Haryana adds another unique identification number, the logic of which has been questioned by the Opposition. On Tuesday last, its Assembly passed the Haryana Parivar Pehchan Bill, 2021 for each family to access various government services, despite strong opposition from the Congress. Citing concerns such as there is already the Aadhaar card; a draconian law brought in haste with insidious intent; will end citizens’ privacy; a hacker can breach data, people will be exposed to snooping, etc, it demanded the Bill be withdrawn. An adamant Chief Minister Khattar said the Pehchan Patra isn’t mandatory and will go ahead with the mammoth data preparation exercise. He countered: right to privacy isn’t an issue for the poor, only those who have something to hide have this concern; a Haryana Pehchan Patra Authority will be set up, every family, being a resident shall be entitled to obtain a PP number by submitting on designated portal, information such as may be notified with prior government approval. The number, he insisted will help in determining eligibility for provision of any scheme, service, subsidy or benefit provided or implemented by or on behalf of State government or any government agency or local authority.” No one, he claimed, built a system for benefits reaching ‘the last person standing in queue.’ The PPP scheme does so! A feather in his cap?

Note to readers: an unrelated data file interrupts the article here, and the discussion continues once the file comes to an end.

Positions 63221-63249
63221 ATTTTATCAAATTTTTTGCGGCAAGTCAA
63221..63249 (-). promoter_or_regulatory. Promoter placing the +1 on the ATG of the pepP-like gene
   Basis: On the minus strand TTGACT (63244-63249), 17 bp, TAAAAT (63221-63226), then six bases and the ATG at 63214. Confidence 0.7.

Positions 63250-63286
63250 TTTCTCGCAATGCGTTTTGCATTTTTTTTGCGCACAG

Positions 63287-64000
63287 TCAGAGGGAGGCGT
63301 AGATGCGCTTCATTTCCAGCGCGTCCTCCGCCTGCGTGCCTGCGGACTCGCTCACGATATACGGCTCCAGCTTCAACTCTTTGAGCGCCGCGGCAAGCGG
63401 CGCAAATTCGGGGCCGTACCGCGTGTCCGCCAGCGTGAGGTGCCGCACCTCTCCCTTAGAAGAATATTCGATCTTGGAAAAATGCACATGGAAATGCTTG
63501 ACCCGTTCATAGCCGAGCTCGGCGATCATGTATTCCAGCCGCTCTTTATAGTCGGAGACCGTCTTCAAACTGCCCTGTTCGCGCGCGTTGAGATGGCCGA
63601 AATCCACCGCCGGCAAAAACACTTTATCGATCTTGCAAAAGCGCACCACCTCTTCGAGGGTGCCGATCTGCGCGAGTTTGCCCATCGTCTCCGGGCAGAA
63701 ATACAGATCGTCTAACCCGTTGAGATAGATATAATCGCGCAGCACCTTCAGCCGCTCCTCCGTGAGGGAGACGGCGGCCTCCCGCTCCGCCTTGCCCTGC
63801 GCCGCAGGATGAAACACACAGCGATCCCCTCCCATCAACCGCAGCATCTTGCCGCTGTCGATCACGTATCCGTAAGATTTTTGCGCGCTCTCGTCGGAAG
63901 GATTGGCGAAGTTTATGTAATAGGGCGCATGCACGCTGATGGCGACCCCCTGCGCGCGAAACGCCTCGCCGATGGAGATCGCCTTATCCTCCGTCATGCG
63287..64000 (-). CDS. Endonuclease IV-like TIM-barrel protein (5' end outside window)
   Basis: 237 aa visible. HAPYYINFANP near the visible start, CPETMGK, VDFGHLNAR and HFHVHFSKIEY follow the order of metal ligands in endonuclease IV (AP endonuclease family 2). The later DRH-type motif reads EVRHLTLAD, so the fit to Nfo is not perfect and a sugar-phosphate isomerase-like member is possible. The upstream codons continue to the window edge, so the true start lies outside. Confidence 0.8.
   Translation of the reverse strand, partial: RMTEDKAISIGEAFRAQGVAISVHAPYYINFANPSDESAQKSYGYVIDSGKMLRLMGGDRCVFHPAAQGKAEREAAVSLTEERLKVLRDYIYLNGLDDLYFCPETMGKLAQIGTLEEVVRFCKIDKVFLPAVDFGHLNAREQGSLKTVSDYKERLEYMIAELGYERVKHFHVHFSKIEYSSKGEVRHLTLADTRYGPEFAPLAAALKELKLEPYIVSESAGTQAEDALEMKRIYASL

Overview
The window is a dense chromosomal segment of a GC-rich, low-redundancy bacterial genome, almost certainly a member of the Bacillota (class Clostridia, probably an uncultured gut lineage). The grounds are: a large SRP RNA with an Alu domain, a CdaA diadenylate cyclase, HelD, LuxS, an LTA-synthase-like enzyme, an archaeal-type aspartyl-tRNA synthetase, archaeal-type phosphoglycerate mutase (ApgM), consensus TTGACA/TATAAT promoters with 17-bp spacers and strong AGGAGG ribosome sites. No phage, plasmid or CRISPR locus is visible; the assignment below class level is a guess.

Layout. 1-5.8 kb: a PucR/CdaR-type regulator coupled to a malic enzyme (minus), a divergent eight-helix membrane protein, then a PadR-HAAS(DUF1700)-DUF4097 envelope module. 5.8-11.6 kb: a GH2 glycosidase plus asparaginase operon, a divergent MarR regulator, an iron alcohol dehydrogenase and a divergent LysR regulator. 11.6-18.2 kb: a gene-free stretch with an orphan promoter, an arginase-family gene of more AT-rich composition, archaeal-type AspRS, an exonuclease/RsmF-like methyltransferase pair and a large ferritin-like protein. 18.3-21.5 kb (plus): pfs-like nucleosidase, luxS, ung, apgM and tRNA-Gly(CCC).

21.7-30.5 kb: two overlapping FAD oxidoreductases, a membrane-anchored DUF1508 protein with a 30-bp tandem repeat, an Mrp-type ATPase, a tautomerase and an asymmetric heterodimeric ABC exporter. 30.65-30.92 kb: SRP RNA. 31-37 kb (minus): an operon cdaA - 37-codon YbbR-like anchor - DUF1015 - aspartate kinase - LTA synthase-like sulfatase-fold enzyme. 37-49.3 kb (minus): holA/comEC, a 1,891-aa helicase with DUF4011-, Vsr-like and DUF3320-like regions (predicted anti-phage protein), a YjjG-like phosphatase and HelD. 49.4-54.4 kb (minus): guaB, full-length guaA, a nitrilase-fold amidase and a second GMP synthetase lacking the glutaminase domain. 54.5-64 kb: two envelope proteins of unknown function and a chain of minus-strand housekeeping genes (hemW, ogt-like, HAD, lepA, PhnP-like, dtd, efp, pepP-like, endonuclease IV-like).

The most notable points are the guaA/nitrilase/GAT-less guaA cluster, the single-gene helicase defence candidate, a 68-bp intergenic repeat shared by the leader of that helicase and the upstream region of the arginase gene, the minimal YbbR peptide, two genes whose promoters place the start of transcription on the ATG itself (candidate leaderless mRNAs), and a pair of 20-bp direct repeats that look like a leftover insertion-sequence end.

Can a marriage be solemnised online via video conference under Special Marriage Act? An issue to be decided by a larger bench of Kerala High Court. This after a single bench heard petitions, wherein it was contended personal physical presence of bride and groom isn’t necessary for solemnisation of nuptials under the law. The government disagrees. It’s arguments: solemnisation of marriage was mandatory prior to registering under SMA and both sides’ presence and witnesses is required before Marriage Officer; if online system was allowed, it would ‘mandate maintaining an electronic register of marriages and setting up online mode of payment, both not in place presently; at least one of two parties must be resident of the area within territorial limits of Marriage Officer for minimum 30 days prior to issuing the notice of intended nuptials. If these conditions aren’t met two persons living abroad can’t have marriage solemnised online. The petitioners insist: many judgments say appearing via video conferencing is akin to being present in person with sole difference that parties can’t be touched. A marriage can be solemnised by any means, such as garland exchange, hand shaking, as long as both parties declare they take each other as lawfully wedded husband and wife. While verdict of the larger bench will be eagerly awaited, the single judge left a thought: “The law mustn’t only change with changing social needs, it must also acknowledge and recognise technological advancements!”